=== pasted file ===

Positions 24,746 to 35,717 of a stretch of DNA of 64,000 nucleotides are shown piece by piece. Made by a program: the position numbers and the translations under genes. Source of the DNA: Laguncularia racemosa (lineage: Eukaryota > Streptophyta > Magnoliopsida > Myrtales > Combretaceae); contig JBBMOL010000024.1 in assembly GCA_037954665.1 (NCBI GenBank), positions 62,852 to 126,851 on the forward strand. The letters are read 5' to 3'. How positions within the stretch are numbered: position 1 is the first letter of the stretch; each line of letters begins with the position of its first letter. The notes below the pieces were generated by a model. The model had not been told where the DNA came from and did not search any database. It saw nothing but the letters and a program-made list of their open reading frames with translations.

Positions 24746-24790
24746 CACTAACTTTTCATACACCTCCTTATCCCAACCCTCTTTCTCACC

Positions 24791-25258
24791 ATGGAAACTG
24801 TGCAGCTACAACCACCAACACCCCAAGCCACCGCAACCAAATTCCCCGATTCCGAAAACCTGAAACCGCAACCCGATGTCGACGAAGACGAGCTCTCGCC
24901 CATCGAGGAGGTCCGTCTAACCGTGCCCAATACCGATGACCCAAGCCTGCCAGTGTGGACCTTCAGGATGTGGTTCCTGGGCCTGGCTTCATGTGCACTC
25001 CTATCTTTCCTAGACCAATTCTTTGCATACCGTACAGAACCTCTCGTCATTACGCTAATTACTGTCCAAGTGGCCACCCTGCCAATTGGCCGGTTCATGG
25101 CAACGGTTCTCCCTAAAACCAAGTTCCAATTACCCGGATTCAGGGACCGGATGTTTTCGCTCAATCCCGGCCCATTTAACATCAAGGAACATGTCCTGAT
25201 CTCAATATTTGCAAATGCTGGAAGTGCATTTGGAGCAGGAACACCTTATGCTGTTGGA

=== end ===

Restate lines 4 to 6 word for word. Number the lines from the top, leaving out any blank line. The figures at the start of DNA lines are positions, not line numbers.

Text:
Positions 24791-25258
24791 ATGGAAACTG
24801 TGCAGCTACAACCACCAACACCCCAAGCCACCGCAACCAAATTCCCCGATTCCGAAAACCTGAAACCGCAACCCGATGTCGACGAAGACGAGCTCTCGCC